Most New Yorkers have lived without communal workouts since mid-March, when Gov. Andrew M. Cuomo closed gyms in the state to prevent the spread of the coronavirus.
Gyms seem an intuitively high-risk environment, and New York waited months until it allowed the 2,000 or so gyms in the state to reopen. They were finally given the go-ahead on Aug. 24, along with museums, aquariums and bowling alleys.
The city waited until Wednesday to allow gyms to reopen, so that officials had more time to conduct inspections, which are taking place as the city also tries to reopen schools.
Gyms may be a sanctuary of sorts and a healthy outlet for stress when everyone in the city could use a release, but they remained closed as retail stores and restaurants reopened — at least for outdoor dining — and the rate of positive virus tests in the city continued to hover around 1 percent.
The reopening of gyms signals yet another step toward a return to normalcy, even though the pandemic is still a threat and many New Yorkers may not feel safe using them.
State officials said that they had tracked coronavirus infections connected to gyms in Hawaii and South Korea as case studies to inform their policies.
But while gyms are coming back, in the city and in most states, the scene at your local fitness center will be considerably different than it was before the start of the pandemic. Here is what to expect.
Free weights are available, but studios are not
Gyms offering weights and exercise machines are allowed to reopen, but many other exercise facilities in the city have not yet been given the go-ahead. Indoor pools and places that only offer group fitness classes, like spinning, Zumba, yoga and Pilates, are not allowed to reopen because the city sees those activities as higher risk.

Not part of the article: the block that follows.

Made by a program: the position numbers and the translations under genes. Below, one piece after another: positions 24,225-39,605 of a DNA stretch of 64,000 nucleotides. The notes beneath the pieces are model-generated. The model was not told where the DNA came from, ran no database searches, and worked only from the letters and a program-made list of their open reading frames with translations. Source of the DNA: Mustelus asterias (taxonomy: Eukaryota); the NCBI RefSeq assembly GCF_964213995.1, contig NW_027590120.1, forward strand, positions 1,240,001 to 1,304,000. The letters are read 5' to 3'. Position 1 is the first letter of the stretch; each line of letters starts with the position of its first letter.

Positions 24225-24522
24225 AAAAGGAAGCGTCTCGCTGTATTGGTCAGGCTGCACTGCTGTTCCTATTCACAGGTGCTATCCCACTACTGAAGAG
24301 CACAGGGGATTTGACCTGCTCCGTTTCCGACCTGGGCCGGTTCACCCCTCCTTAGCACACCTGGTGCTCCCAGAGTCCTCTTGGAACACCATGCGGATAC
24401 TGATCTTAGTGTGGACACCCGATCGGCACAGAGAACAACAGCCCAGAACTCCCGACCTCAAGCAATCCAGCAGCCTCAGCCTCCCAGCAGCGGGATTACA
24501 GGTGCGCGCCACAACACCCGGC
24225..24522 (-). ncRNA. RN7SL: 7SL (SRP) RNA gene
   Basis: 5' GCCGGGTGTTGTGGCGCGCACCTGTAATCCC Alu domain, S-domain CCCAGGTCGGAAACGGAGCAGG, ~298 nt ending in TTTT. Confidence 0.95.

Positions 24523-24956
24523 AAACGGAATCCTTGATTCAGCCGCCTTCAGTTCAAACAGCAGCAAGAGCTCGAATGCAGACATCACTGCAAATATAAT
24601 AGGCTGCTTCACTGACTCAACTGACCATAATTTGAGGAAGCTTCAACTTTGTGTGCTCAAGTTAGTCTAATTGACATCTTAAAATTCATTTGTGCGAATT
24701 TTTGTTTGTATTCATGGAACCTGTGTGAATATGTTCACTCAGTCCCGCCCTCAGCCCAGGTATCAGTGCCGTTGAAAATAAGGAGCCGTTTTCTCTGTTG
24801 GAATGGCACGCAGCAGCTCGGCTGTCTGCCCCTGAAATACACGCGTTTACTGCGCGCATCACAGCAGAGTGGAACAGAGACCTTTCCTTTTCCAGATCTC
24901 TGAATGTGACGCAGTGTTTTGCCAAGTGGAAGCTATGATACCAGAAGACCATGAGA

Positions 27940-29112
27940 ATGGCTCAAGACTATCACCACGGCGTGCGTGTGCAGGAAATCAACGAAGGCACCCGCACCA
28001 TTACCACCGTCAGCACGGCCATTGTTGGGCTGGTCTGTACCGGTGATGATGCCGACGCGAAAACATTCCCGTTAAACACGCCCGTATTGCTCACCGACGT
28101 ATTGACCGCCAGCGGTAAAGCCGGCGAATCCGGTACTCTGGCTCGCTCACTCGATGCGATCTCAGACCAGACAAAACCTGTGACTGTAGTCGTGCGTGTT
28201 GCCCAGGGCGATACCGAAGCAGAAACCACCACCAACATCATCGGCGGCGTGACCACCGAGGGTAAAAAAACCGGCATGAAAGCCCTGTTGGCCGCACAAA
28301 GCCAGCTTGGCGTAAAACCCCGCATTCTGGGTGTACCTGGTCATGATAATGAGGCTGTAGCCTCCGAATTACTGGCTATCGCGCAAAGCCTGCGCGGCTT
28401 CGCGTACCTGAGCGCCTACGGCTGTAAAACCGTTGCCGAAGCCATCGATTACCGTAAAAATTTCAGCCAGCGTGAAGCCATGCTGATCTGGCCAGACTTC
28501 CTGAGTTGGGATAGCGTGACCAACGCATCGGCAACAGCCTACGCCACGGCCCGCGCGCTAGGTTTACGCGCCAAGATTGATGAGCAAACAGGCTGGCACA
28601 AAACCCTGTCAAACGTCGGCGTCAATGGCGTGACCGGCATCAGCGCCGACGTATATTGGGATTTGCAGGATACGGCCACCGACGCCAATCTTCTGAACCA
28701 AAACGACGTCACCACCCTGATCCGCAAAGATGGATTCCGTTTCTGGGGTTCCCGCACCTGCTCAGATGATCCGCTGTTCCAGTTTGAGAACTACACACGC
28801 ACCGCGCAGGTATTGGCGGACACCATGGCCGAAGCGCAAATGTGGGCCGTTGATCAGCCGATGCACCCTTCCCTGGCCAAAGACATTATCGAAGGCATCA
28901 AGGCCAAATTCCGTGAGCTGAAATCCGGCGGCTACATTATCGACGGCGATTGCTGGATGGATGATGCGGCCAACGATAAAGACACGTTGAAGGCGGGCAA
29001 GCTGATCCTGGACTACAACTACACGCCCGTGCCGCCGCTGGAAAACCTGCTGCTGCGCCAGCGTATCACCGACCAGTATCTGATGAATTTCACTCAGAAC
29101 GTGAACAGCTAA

One-on-one sessions with personal trainers or yoga teachers are allowed.
“We are certainly going to take a pretty strict stance in the name of preserving our low level of infection,” Mayor Bill de Blasio said on NY1’s “Inside City Hall” last week, adding, “We want to see jobs come back, we want to see amenities for people. We also have to make sure it’s done safely.”
Many fitness studio owners, who have started offering classes outside and teaching video sessions during the pandemic, believe the strict regulations that are keeping their businesses closed are unfair.
Amanda Freeman, who owns a dozen SLT studios in New York City and 14 outside of it, said that she thinks her low-impact workout routine is actually less dangerous than workouts at a conventional gym.
“We’re even more controlled, it’s by appointment only, there are very limited spots,” Ms. Freeman said. “I don’t understand why we’re worse than they are.”
Expect fewer lines for machines, and far more cleaning
Gyms may be open, but don’t expect capacity crowds. State regulations greatly limit the number of attendees, the distance between machines and many other factors.
Gyms may only fill up to 33 percent capacity. Gym-goers must wear face coverings, pass a health screening and maintain at least six feet of separation at all times. Equipment must be cleaned after each use, and signage detailing safe practices must be prominently displayed. Gyms need to install expensive filtration systems, if they do not already have them.